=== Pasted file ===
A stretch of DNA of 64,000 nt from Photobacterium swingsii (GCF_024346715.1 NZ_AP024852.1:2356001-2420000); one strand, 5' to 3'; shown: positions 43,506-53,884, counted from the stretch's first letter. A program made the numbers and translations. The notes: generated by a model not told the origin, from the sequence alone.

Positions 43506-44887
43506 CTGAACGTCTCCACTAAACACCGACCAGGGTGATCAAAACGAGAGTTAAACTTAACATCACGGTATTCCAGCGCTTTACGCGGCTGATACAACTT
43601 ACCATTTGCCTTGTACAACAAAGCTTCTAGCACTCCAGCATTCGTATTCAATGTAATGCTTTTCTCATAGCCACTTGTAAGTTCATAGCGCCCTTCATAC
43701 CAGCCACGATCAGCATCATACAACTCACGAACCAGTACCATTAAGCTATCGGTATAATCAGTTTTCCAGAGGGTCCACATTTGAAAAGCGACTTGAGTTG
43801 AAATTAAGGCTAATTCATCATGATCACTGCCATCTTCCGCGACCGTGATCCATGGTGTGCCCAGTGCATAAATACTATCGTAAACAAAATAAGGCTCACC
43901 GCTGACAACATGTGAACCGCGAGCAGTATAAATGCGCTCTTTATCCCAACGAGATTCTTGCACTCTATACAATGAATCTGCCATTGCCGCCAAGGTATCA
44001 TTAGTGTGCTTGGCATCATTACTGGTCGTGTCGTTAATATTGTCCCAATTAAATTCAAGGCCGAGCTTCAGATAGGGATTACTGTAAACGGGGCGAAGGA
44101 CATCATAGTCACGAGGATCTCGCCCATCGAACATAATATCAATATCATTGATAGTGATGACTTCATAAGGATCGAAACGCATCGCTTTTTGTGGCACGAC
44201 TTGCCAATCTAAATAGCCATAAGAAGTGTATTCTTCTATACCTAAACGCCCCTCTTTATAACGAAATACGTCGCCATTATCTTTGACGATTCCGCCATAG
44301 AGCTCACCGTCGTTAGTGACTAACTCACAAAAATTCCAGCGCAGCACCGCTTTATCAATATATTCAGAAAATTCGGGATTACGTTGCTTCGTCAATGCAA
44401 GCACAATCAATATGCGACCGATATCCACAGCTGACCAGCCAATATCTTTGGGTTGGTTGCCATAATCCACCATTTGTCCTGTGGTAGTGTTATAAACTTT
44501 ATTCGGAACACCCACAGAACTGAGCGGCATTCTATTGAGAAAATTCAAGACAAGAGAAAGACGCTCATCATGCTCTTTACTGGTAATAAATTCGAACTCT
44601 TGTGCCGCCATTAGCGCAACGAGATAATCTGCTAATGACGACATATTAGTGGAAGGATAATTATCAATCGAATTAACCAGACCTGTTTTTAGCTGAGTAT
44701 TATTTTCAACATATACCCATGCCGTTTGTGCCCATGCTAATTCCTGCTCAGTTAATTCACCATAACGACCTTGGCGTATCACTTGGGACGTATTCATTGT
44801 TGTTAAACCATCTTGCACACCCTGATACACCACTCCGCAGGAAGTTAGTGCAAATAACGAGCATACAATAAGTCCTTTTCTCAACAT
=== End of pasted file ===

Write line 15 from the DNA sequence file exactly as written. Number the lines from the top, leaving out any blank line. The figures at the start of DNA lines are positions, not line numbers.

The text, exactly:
44701 TATTTTCAACATATACCCATGCCGTTTGTGCCCATGCTAATTCCTGCTCAGTTAATTCACCATAACGACCTTGGCGTATCACTTGGGACGTATTCATTGT